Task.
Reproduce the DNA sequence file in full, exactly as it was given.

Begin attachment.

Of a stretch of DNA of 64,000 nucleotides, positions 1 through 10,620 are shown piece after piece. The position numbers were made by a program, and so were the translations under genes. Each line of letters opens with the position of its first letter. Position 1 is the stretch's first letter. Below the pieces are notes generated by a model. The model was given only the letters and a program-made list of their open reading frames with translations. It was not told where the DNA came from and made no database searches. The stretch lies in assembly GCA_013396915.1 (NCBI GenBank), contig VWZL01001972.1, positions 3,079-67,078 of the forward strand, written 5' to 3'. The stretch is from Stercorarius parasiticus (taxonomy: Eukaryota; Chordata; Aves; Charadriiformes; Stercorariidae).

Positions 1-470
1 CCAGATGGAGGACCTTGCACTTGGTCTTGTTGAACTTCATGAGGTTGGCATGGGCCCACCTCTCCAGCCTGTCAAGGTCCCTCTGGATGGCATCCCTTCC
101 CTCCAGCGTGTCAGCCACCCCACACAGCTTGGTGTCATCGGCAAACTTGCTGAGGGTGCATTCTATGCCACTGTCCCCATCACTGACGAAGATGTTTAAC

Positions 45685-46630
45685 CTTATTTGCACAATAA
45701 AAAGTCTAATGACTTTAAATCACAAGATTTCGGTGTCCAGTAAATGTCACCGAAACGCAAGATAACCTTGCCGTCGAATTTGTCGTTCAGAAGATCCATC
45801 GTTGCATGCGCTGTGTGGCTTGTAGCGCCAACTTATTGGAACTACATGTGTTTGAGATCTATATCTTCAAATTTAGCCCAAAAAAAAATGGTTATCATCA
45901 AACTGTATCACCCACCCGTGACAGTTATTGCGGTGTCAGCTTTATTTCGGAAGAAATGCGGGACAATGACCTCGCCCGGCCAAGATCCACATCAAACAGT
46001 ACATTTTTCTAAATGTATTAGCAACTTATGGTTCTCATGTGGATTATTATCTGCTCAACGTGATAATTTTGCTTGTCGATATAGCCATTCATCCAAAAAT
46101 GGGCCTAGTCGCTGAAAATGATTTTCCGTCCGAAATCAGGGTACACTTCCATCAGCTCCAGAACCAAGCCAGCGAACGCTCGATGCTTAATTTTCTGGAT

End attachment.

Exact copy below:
Of a stretch of DNA of 64,000 nucleotides, positions 1 through 10,620 are shown piece after piece. The position numbers were made by a program, and so were the translations under genes. Each line of letters opens with the position of its first letter. Position 1 is the stretch's first letter. Below the pieces are notes generated by a model. The model was given only the letters and a program-made list of their open reading frames with translations. It was not told where the DNA came from and made no database searches. The stretch lies in assembly GCA_013396915.1 (NCBI GenBank), contig VWZL01001972.1, positions 3,079-67,078 of the forward strand, written 5' to 3'. The stretch is from Stercorarius parasiticus (taxonomy: Eukaryota; Chordata; Aves; Charadriiformes; Stercorariidae).

Positions 1-470
1 CCAGATGGAGGACCTTGCACTTGGTCTTGTTGAACTTCATGAGGTTGGCATGGGCCCACCTCTCCAGCCTGTCAAGGTCCCTCTGGATGGCATCCCTTCC
101 CTCCAGCGTGTCAGCCACCCCACACAGCTTGGTGTCATCGGCAAACTTGCTGAGGGTGCATTCTATGCCACTGTCCCCATCACTGACGAAGATGTTTAAC

Positions 45685-46630
45685 CTTATTTGCACAATAA
45701 AAAGTCTAATGACTTTAAATCACAAGATTTCGGTGTCCAGTAAATGTCACCGAAACGCAAGATAACCTTGCCGTCGAATTTGTCGTTCAGAAGATCCATC
45801 GTTGCATGCGCTGTGTGGCTTGTAGCGCCAACTTATTGGAACTACATGTGTTTGAGATCTATATCTTCAAATTTAGCCCAAAAAAAAATGGTTATCATCA
45901 AACTGTATCACCCACCCGTGACAGTTATTGCGGTGTCAGCTTTATTTCGGAAGAAATGCGGGACAATGACCTCGCCCGGCCAAGATCCACATCAAACAGT
46001 ACATTTTTCTAAATGTATTAGCAACTTATGGTTCTCATGTGGATTATTATCTGCTCAACGTGATAATTTTGCTTGTCGATATAGCCATTCATCCAAAAAT
46101 GGGCCTAGTCGCTGAAAATGATTTTCCGTCCGAAATCAGGGTACACTTCCATCAGCTCCAGAACCAAGCCAGCGAACGCTCGATGCTTAATTTTCTGGAT